Captive Audience: A Real American Horror Story is your next true-crime series to binge watch



Captive Audience: A Real American Horror Story will be your next favorite true crime documentary series to binge watch.

Bella Meza, Writer

As a journalist, I love watching true crime documentaries; the only cable TV I happen to watch is either the news, 20/20 or Dateline. Captive Audience: A Real American Horror Story was released on the streaming platform Hulu on April 21, 2022. This true crime mini-documentary series contains three nearly 45-minute episodes, which I thoroughly enjoyed because I watched it for the first time with my parents and it was an easy watch. The three episodes feature the true story of the kidnapping of Steven Stayner, a boy who was abducted and found his way home seven years later. The series is rated TV-MA for some language and thematic elements, including mentions of sexual assault. In my opinion, however, it was pretty tame and could have easily been rated TV-14.

This series was overall very captivating and held my attention throughout, except for the final episode. I watched the majority of it but dozed off towards the end–not because it was boring, but because I was extremely tired. Throughout the documentary, there are clips from the single-season 1989 docudrama entitled I Know My First Name Is Steven, directed by Larry Elikann, which I’m very anxious to watch. This added another dimension to the documentary because it allowed the viewer to visualize what was happening to the characters. I wish more documentaries featured this element.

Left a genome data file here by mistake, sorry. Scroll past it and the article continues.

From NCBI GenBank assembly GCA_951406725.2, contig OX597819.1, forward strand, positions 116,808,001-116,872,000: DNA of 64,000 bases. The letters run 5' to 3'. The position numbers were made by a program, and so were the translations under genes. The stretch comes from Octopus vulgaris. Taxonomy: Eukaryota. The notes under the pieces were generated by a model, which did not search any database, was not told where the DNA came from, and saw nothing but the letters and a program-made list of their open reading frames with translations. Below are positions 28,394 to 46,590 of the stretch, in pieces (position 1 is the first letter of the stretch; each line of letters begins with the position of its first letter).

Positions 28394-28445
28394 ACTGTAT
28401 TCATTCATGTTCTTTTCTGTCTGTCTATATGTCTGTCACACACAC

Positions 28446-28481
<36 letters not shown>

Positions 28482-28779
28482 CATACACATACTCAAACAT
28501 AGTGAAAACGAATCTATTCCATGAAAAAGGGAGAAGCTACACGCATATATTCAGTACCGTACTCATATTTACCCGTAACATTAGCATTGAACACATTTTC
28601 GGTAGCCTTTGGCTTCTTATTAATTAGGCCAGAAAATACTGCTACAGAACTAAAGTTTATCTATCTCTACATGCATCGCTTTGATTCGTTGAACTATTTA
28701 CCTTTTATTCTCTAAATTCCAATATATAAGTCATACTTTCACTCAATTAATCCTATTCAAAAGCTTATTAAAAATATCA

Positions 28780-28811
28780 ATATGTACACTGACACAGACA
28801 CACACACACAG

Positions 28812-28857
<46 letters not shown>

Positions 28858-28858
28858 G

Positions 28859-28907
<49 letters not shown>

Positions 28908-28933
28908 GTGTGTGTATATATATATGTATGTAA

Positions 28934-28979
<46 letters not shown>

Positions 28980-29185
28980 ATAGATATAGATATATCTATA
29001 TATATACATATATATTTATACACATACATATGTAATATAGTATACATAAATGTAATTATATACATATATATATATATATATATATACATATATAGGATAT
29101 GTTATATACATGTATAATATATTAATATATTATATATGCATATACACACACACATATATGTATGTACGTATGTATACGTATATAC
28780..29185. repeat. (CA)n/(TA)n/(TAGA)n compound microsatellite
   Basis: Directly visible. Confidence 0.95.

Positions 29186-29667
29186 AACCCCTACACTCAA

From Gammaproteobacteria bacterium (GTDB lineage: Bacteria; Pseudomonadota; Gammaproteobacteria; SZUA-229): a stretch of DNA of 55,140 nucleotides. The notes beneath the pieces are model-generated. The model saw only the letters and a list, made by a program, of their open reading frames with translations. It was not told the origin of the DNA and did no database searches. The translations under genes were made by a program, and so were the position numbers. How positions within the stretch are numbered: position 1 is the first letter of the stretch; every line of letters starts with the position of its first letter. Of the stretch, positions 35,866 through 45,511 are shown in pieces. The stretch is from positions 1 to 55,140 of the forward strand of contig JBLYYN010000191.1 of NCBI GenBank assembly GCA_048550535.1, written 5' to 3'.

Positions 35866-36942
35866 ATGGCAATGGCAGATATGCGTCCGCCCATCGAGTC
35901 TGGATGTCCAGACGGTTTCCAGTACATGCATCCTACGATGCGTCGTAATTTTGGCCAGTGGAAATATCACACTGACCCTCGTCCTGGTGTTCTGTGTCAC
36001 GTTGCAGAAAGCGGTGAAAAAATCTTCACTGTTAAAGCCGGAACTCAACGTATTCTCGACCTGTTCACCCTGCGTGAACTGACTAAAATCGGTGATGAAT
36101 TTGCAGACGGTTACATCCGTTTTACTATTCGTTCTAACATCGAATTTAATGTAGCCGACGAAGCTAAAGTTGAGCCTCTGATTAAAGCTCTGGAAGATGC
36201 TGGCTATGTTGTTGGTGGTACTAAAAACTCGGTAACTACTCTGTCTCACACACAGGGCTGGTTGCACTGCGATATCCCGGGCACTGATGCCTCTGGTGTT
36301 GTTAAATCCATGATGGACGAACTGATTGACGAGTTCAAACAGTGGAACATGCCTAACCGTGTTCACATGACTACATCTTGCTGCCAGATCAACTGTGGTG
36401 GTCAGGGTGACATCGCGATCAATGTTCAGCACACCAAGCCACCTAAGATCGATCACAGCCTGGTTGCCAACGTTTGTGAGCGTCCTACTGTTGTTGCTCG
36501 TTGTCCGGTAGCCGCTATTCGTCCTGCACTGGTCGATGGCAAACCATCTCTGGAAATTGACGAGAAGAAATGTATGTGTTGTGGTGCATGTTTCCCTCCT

The year is 1972, and seven-year-old Steven Stayner goes missing from his home in Merced, CA near Yosemite National Park. He returned seven years later at the age of 14. It turned out that he had been abducted by a child molester named Kenneth Parnell, with the help of Parnell’s coworker, Edward Ervin Murphy. Stayner was brought to live in Catheys Valley, CA with Parnell. When he eventually came home, he saved another abducted child, Timothy “Timmy” James White. 

The documentarians interview Steven’s mother, sister, grown children and wife. Unfortunately, Steven can’t be interviewed because he passed away on Sept. 16, 1989, in a motorcycle crash. I have to say, this was the most emotional part of the series. After seeing what Steven went through–becoming a hero and coming home–it’s upsetting to imagine that he died so young, especially with young children to raise.

The third and final episode of the series is about the killing spree that Steven’s older brother, Cary Stayner, went on in an attempt to gain media recognition. Cary remains on death row for killing and beheading Joie Ruth Armstrong and three other Yosemite National Park sightseers. This episode was definitely a surprise; it’s hard to imagine the trauma that the Stayner family went through.

This fast-paced documentary series is perfect to watch with your friends or family. Whether you adore true crime documentaries or are simply searching for something new to watch on Hulu, look no further than the true-crime series based on Steven Stayner’s kidnapping, Captive Audience: A Real American Horror Story.

What do you think?